by James Hyatt
Shareholder activists will find several provisions to their liking in the Senate Finance Committee’s new 1,566-page financial reform bill, which passed the U.S. Senate by a vote of 59-39; the measure must be reconciled with a House bill.
The Senate measure includes major provisions affecting the election of corporate board members and executive compensation.
The Senate bill requires directors to win by majority vote in uncontested elections, according to The Wall Street Journal, and would give the SEC authority to grant shareholders proxy access to nominate directors.
On executive compensation, the bill gives shareholders the right to a nonbinding vote on executive pay, excluding golden parachutes. The Senate bill also requires so-called clawback provisions that force executives to repay any earnings based on inaccurate financial statements, according to the New York Times.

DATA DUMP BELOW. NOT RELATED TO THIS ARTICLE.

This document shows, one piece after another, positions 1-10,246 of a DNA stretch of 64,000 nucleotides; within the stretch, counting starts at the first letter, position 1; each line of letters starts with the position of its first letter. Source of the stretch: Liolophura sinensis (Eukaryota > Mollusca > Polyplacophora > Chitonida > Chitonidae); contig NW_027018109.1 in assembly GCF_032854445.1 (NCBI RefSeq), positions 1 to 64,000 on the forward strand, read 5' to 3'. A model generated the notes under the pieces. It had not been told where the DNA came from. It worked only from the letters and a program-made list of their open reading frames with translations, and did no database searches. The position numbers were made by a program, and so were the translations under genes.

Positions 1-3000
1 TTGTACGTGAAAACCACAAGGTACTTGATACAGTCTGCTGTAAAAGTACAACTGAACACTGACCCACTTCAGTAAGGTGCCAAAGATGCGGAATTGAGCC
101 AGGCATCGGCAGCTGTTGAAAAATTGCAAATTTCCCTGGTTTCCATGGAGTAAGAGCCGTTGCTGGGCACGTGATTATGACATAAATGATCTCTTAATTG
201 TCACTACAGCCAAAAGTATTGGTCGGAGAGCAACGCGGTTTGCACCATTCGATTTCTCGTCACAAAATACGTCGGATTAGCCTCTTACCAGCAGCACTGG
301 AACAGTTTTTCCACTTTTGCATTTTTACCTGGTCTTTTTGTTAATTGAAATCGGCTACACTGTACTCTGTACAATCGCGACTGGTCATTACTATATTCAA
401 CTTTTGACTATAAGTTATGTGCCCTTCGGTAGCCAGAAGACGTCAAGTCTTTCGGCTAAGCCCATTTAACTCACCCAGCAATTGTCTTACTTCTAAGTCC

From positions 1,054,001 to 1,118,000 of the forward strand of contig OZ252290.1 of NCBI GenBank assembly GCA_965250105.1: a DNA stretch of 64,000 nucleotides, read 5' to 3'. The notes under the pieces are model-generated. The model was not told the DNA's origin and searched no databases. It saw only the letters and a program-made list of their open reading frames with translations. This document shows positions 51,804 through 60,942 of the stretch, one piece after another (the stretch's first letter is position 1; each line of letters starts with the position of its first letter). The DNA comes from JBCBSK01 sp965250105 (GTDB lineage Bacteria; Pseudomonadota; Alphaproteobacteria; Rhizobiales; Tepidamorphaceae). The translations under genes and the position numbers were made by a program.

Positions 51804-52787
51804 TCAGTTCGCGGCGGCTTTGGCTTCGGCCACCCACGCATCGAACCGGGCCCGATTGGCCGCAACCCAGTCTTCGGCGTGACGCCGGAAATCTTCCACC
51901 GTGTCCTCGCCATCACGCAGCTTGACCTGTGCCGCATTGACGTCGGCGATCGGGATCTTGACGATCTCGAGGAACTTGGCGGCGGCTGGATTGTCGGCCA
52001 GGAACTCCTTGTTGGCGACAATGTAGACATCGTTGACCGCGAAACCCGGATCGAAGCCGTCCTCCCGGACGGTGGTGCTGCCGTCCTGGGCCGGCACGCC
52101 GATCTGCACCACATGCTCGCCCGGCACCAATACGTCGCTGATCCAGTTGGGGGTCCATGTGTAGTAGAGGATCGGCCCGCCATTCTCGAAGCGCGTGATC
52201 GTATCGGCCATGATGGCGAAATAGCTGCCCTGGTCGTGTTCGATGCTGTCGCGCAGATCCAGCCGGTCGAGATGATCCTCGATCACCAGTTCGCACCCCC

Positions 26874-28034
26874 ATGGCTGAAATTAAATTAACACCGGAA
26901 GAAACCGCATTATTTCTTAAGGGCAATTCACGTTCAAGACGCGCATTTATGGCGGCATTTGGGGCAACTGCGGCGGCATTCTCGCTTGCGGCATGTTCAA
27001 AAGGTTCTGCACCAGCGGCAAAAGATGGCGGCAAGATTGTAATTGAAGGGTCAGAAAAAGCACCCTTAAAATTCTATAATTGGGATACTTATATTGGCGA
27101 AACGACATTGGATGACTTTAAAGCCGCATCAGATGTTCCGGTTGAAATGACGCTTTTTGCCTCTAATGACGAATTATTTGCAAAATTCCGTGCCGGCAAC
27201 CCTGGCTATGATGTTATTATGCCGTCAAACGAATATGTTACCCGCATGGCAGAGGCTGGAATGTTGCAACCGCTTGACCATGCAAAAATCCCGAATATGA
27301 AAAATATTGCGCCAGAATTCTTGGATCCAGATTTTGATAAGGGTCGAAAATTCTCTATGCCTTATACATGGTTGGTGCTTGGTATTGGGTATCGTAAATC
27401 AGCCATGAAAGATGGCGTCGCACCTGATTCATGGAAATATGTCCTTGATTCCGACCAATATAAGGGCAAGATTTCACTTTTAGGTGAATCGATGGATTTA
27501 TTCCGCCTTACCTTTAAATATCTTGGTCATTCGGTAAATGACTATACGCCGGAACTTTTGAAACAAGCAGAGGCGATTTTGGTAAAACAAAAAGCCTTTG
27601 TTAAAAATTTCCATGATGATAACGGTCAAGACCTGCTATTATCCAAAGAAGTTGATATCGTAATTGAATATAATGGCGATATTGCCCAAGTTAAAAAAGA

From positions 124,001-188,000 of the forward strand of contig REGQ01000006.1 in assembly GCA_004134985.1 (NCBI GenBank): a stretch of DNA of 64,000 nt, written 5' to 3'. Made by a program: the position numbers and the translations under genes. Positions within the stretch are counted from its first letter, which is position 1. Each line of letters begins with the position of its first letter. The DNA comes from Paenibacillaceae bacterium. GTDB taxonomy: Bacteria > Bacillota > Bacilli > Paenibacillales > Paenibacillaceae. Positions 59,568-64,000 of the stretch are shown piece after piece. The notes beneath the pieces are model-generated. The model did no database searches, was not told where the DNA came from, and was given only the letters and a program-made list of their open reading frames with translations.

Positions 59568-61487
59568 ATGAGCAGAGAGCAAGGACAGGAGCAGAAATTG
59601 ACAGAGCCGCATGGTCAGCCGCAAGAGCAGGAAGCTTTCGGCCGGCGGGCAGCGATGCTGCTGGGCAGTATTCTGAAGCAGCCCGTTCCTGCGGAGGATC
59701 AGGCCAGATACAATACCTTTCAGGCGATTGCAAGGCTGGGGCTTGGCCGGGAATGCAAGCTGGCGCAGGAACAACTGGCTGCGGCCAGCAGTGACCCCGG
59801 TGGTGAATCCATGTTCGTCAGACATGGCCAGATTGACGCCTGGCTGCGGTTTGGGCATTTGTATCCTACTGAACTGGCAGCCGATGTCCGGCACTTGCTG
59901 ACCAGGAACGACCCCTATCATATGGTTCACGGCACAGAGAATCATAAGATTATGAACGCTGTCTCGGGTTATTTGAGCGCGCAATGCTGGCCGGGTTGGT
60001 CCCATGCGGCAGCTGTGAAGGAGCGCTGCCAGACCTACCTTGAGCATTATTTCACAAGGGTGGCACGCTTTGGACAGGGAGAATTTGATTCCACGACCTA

(In the House bill, shareholders would have the same rights on say-on-pay. Regulators would have a say on compensation practices, not on pay itself, according to the Associated Press.)
The Wall Street Journal reported that the Senate bill also creates an Investment Advisory Committee within the Securities and Exchange Commission, as well as an Office of Investor Advocate within the SEC to identify problems in dealing with SEC.
The Senate bill also creates a federal regulator to write and enforce rules protecting consumers of financial products like checking accounts, mortgages and payday loans. The bill increases the authority of state regulators to enforce protections, according to the Times.
Rep. Barney Frank, D-Mass., chairman of the House Financial Services Committee, told CNBC that a bank reform bill will be signed by the president well before July 4. “I’ve cleared my calendar for the month of June to get this done,” said Frank.
This article has been updated from the original to reflect subsequent publication of the full text of the Senate Finance Committee Bill.